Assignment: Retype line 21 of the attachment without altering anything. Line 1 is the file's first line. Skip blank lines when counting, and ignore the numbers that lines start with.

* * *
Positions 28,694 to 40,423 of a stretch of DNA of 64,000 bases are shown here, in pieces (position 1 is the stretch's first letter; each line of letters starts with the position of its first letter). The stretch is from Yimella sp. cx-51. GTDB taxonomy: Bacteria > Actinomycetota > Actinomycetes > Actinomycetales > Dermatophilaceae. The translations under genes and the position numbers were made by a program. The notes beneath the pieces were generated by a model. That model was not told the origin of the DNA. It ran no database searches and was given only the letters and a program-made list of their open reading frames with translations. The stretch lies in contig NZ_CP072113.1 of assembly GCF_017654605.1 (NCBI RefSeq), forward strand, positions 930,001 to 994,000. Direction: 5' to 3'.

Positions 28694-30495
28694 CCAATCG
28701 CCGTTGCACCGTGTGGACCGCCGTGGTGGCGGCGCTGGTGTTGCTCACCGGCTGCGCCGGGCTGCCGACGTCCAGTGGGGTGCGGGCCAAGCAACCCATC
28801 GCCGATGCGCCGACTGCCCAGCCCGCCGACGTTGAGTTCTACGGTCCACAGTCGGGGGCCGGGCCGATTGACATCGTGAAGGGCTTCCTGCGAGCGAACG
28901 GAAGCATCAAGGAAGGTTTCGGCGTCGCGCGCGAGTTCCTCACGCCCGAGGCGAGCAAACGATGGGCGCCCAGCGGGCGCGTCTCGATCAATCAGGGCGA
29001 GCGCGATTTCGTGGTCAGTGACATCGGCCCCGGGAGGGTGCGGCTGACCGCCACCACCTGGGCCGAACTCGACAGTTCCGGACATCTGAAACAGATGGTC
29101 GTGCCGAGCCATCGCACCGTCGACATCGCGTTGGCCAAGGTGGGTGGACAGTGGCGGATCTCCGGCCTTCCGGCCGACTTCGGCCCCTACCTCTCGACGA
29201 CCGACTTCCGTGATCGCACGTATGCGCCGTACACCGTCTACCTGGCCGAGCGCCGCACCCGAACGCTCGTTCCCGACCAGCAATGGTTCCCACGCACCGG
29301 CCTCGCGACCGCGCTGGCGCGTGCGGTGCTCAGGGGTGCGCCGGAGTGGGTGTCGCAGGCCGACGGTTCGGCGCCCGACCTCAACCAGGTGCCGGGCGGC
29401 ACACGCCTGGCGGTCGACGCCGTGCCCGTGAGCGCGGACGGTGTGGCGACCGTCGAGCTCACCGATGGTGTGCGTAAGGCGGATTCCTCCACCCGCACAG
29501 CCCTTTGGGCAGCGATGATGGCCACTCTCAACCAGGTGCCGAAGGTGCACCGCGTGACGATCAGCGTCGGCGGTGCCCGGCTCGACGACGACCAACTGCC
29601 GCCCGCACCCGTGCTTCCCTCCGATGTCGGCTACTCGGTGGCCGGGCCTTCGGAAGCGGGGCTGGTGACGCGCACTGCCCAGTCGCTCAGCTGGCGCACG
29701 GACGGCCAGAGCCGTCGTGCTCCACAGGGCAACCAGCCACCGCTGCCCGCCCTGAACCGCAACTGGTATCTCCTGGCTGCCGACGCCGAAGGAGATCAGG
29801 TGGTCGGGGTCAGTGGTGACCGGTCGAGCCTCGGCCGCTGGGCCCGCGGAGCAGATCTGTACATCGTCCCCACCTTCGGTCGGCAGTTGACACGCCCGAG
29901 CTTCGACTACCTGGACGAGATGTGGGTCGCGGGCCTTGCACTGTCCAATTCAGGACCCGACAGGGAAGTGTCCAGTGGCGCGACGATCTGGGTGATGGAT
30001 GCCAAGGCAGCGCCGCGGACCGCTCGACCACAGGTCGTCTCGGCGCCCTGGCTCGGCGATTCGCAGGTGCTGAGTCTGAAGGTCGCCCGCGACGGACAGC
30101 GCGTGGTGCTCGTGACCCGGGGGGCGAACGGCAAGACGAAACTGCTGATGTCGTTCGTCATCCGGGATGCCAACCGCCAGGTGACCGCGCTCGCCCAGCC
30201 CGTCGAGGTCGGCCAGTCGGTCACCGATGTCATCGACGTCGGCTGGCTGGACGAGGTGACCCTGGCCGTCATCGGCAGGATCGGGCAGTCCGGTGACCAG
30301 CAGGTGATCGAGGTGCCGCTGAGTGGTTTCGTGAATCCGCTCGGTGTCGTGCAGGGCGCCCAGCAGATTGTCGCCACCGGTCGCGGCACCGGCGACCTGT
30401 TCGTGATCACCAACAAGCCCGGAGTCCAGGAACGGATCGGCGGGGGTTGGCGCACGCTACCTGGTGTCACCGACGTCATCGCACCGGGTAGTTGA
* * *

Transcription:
30401 TCGTGATCACCAACAAGCCCGGAGTCCAGGAACGGATCGGCGGGGGTTGGCGCACGCTACCTGGTGTCACCGACGTCATCGCACCGGGTAGTTGA